If you want to lessen the effort of operating your business, you must first identify where you direct your personal resources (time, money, energy, heart, soul, blood, sweat, and tears) right now. Think about a typical week or month in your business.  List out what you do each day and note the time for each activity. You want an accurate inventory of your resources.

Jennifer Goldman, founder of MyVirtualCOO, in this year’s Implement Now interview, recommends reviewing your calendar to gain insight into where you truly direct your resources. Her advice is to color code the category of each activity you undertake to visually appreciate where you direct your effort:

“Calendars are very telling. Take one month and color code your activities. Sit back, with your month-at-a-glance, and look.” — Jennifer Goldman, CFP®

If you don’t document every minute of your day in your calendar, then spend a week tracking your time. Write down where you direct your effort each day or consider using time tracking software such as Time Doctor. You want an accurate accounting of what happens in your day so you can make choices that align with your answer for #4 below.

4.  Where do I WANT to direct my effort in my business?

We all like to do different things in our practice. We each enjoy different facets of the work we do. Where do you want to direct your effort?  This may be the most important answer on your path to fulfillment.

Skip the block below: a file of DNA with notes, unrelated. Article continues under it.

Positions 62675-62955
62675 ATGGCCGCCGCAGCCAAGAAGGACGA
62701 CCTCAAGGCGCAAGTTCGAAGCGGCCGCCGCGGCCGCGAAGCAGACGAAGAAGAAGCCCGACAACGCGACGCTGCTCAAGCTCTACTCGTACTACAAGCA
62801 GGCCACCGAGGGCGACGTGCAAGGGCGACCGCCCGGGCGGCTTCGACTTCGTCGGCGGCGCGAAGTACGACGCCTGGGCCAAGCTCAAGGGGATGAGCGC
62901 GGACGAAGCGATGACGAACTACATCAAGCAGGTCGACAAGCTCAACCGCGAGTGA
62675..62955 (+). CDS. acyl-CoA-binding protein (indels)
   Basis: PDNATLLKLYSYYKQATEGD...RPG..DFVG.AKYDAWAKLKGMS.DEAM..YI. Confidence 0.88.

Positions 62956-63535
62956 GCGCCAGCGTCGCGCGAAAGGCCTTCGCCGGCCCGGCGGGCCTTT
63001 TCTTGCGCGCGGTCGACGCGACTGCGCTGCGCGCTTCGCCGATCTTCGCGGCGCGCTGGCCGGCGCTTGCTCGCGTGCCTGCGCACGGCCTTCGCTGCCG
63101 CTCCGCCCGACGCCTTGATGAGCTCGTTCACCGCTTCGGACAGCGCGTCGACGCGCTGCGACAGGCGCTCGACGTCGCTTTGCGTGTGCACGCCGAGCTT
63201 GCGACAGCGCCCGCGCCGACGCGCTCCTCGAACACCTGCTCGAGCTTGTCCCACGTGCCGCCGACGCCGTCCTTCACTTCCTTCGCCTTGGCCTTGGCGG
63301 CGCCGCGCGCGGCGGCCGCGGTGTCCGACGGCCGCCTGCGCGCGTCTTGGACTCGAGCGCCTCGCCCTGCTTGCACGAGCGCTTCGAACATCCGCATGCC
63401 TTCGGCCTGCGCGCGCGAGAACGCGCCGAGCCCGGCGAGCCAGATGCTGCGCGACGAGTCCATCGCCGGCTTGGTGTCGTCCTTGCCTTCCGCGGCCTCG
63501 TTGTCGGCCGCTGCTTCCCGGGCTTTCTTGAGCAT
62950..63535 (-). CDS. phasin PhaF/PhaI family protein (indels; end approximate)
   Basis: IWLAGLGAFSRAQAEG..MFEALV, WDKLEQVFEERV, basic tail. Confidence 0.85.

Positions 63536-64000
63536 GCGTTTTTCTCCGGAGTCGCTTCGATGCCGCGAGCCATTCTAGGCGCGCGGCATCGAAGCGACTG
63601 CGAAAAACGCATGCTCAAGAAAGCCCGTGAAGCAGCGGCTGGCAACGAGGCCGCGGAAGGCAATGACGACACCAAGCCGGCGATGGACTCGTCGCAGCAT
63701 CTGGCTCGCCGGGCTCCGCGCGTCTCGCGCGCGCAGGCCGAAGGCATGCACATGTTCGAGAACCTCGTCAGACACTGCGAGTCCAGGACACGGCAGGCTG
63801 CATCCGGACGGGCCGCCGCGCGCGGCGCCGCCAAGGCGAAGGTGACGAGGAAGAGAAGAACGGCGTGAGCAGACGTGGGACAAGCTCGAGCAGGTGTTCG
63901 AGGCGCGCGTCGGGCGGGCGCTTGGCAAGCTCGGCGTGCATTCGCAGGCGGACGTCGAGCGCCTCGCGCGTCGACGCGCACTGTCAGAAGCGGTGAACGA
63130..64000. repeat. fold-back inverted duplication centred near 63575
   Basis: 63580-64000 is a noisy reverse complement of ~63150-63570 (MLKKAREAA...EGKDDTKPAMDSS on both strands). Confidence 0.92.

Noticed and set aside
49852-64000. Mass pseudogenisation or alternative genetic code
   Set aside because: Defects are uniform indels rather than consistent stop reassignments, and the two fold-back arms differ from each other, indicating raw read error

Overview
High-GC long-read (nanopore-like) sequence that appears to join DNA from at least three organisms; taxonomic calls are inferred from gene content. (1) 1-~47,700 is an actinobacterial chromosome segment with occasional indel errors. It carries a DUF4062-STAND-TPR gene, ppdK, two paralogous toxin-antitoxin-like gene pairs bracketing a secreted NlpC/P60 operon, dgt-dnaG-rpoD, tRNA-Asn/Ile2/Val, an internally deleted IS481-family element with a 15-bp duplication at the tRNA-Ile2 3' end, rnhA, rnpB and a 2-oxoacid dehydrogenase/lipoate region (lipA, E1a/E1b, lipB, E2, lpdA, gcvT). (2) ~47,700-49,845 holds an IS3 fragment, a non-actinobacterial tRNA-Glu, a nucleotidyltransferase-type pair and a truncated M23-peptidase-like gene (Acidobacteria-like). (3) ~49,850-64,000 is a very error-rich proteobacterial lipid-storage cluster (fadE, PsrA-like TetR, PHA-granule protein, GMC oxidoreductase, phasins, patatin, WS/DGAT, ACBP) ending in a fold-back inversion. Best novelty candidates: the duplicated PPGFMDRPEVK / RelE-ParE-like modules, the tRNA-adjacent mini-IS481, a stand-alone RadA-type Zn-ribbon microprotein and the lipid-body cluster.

List out the 4-5 areas where you want to invest your time, energy and creativity.

The goal is to zero in the activities that are most fulfilling to you so you can structure your day to focus on what matters to you. The other tasks or areas where you currently direct effort can be (1) eliminated if they no longer serve your goals or (2) outsourced to your team or to technology.

5. What’s most important to me outside of my business?

As an entrepreneur you probably feel like I do: I can’t separate all of the parts of my life into buckets; my whole life comes together as one.  Feeling fulfillment encompasses all of me. This should be the easiest of the five questions as we all know what matters most to us.

Whether it is quality time with family and friends, music, fitness, yoga, travel, exploration, enjoying your community, volunteering, church, food, wine, time for yourself…write down whatever fulfills you.

This answer is your carrot. Every time you struggle with your focus each day on your bigger business goals (from #1), look to this list. Each task you hand off, each technology you implement to support you, or every create highly targeted marketing effort you complete to increase your revenue, you experience the fulfillment of having more free time (and the money to support you) to pursue what matters outside your practice.

If you’re serious about leaving your status quo behind and reaching that next level of achievement for your financial planning practice, take the time to sit down and think through these five powerful questions. Get clear and structure your actions to support what matters most to you. At the end of each day, you will no longer question your progress. You’ll know.

If you are interested in automating parts of your marketing to free up more of your resources for other areas of your practice or your life, I invite you to check out my free training videos.

This post first appeared on LinkedIn.

3 Comments